Julie of the Wolves

        Julie of the Wolves by Jean Craighead George was one of my favorite children’s books back in elementary school. I remember picking out from the “free book” bin during our school’s Book Week. For anyone who doesn’t know what it is about (which should be no one, in my opinion) it is the story of Miyat, an Inuit girl, who runs away into the Alaskan tundra after an unhappy child marriage and survives thanks to her learned Inuit survival skills and the generosity of a pack of wolves she befriends. She is able to find peas, lemming meat, and caribou meat and uses her traditional Inuit tools to fashion warm clothing and a shelter. This book is half My Side of the Mountain  (another George book) and half Animal Planet in Alaska. Every time I read it, I want to run outside and start eating forest mushrooms and build a little fire to cook squirrel meat. In other words, it makes me wish I was more attuned to nature than I ever will be.

So I was adding the book to my “favorites” list for college apps, when I felt the urge to reread it. Here’s my impressions:

1. Way darker than I remembered. I know I subconsciously recognized the attempted rape and threat of death by starvation, but the constant miseries that befell poor Miyat were more upsetting than I remembered.

2. This book perpetrates the “Noble Savage” stereotype a lot.

Miyat is understandably proud of her Inuit heritage, but is any racial group, American Native or not, really so connected with nature that wolves willingly tend to them when they are lost and hungry? Is George putting Inuit culture on a pedestal to admire instead of objectively analyzing it? Why am I getting worked up over the sociological implications of a children’s book?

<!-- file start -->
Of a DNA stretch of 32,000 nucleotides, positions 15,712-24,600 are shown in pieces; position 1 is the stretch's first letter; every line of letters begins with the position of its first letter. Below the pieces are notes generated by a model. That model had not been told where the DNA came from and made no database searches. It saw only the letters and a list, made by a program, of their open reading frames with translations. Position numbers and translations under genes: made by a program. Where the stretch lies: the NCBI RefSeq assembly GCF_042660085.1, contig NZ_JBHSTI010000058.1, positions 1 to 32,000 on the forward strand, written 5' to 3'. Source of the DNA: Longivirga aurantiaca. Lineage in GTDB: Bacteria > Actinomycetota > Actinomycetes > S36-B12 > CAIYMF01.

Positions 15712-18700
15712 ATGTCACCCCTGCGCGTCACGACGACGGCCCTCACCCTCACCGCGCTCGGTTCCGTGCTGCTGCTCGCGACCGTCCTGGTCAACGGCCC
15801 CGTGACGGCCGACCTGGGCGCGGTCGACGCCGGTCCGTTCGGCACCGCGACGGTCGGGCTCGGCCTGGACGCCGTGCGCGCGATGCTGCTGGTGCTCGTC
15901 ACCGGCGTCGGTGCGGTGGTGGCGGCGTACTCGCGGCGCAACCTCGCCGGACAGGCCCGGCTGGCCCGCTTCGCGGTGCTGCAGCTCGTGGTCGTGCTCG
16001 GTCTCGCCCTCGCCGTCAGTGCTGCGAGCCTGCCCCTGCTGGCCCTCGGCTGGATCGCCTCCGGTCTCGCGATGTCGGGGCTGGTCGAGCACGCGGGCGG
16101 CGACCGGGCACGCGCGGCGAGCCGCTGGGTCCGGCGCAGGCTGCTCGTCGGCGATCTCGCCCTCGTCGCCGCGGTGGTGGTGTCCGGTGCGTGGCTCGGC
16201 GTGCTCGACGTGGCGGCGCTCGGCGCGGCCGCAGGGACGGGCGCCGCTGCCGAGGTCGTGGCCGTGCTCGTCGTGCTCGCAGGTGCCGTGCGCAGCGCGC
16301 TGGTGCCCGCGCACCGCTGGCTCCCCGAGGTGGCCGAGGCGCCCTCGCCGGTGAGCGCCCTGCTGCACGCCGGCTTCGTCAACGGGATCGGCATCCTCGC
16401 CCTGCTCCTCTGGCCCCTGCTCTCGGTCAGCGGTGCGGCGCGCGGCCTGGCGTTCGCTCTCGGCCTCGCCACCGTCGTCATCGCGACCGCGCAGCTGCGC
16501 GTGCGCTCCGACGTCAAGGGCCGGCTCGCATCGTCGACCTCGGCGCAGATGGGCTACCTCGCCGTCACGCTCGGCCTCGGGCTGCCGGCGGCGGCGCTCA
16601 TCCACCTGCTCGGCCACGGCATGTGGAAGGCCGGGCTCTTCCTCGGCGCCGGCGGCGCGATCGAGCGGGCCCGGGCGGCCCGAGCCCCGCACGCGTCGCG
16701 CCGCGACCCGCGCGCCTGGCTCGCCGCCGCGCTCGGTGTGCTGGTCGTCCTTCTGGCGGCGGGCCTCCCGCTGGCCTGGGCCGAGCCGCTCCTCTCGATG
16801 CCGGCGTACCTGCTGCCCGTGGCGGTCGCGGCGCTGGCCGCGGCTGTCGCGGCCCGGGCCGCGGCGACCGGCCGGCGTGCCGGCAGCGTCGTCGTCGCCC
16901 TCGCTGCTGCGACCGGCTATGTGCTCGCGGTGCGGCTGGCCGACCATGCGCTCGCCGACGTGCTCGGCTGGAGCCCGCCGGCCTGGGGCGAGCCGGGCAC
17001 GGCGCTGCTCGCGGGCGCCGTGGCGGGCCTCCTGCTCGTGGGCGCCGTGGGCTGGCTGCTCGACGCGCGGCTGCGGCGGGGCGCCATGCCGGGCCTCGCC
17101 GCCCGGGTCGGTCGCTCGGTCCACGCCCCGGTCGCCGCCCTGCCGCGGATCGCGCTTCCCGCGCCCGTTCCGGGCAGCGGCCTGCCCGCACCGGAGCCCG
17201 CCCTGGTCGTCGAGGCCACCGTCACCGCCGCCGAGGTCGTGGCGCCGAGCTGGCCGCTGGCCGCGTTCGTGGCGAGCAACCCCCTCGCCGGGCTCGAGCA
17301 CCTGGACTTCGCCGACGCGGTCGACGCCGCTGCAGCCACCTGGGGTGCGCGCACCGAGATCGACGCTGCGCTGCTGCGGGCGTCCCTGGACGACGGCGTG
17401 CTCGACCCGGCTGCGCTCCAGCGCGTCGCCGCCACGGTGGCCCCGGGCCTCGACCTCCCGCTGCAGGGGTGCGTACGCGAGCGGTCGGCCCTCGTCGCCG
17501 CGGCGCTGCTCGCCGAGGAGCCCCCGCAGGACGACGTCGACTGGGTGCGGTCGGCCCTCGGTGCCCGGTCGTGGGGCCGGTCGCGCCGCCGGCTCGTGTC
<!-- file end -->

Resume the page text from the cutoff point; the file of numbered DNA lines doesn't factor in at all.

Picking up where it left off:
I think it all goes back to the Garden of Eden.

In Judeo-Christian culture, man inherited the planet, but then as punishment was forced to cultivate the earth. That doesn’t sound like the Bible praises the origins of agriculture that much. Judaism is an agrarian religion, meaning that nature throughout the Torah is treated as either the place where food grows or where, after a year of agriculture, food will grow. And there is nothing wrong with that. (Anyone who has read Ishmael knows what’s going to happen)

But fast-forward to the present, and agriculture is now ruining the planet. Slash-and-burn tactics are destroying Mother Nature and its ALL YOUR FAULT.

Why couldn’t we be more attuned to nature, like *insert ethic background*?

All my life, I’ve wished I was part of an ethnic group with a history of worshiping nature as the giver of life, like the Hawaiian Natives, the Shintoist Japanese, the Laplanders of Finland, and the American Inuit. Western civilization destroyed the Earth, so now we need to undo centuries of agriculture-centric culture to become more eco-friendly.

Except that won’t work either. It turns out everyone is crap at being attuned to nature, even the above mentioned groups. They hunted the large mammals to extinction and messed up their ecosystems through depletion because humans are just too awesome at getting food.

So now what do we do?

International Uniformly Geormorphic Extraterrestrial Space Station (IUGES) or bust.

  1. iugesorbust posted this